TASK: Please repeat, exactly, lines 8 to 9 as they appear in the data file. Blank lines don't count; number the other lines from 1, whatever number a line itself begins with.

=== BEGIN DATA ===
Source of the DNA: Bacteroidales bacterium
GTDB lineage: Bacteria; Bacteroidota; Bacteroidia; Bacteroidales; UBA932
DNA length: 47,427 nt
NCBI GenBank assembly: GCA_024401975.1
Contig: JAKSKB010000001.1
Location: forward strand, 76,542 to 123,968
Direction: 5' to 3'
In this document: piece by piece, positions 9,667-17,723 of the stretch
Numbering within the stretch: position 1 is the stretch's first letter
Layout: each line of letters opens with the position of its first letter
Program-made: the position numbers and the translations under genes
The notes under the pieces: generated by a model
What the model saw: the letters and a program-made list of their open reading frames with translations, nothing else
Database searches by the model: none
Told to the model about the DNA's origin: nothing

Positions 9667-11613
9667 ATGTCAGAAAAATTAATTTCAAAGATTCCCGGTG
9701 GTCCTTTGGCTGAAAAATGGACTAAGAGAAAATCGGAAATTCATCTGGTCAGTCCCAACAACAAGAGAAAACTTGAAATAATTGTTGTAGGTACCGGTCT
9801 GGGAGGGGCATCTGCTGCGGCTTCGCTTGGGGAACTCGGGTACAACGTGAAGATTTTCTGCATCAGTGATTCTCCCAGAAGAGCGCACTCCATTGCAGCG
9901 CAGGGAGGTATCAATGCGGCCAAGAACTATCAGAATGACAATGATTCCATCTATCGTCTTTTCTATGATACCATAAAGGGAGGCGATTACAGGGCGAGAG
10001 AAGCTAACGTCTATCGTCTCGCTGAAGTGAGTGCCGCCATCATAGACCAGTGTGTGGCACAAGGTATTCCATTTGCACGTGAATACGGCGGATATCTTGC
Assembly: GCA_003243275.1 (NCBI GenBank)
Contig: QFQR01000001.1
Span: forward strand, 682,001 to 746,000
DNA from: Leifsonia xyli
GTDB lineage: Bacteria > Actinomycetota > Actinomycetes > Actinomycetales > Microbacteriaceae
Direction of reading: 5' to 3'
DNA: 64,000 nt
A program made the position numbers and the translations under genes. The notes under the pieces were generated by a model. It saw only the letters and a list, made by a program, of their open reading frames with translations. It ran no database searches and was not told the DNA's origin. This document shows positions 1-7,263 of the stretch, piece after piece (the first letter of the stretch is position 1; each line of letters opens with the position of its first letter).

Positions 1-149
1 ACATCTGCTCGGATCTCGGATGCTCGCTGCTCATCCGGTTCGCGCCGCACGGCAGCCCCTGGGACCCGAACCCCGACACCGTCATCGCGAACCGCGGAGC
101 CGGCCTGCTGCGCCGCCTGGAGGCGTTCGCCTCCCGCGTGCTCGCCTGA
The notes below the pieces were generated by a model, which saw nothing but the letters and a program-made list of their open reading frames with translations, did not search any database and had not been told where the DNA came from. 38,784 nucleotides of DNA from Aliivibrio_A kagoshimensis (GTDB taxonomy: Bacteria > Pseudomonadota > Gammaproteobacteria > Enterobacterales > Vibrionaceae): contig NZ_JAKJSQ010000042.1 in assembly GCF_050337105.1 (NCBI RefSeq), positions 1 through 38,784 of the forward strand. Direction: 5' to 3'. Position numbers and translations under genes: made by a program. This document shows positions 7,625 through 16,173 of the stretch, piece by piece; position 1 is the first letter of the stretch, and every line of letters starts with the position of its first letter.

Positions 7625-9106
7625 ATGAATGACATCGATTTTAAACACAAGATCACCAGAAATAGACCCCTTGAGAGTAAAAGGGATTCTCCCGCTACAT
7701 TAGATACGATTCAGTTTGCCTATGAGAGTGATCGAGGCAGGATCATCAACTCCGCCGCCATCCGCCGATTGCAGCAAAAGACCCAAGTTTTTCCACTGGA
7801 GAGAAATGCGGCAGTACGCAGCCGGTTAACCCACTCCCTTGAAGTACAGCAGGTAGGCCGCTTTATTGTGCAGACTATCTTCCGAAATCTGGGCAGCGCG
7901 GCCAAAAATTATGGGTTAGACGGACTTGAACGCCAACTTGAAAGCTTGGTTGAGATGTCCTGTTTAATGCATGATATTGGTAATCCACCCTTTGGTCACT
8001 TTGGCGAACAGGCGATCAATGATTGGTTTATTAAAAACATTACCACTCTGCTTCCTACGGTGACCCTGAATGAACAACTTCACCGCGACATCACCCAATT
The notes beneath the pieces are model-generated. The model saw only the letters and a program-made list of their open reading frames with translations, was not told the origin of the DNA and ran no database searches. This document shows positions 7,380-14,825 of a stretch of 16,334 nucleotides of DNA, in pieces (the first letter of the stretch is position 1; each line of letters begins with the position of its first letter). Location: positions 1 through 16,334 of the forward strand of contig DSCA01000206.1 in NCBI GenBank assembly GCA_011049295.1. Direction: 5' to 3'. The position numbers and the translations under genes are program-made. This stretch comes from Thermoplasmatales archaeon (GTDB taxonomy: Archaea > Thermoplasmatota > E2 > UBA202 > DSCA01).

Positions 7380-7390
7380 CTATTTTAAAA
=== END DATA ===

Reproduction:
In this document: piece by piece, positions 9,667-17,723 of the stretch
Numbering within the stretch: position 1 is the stretch's first letter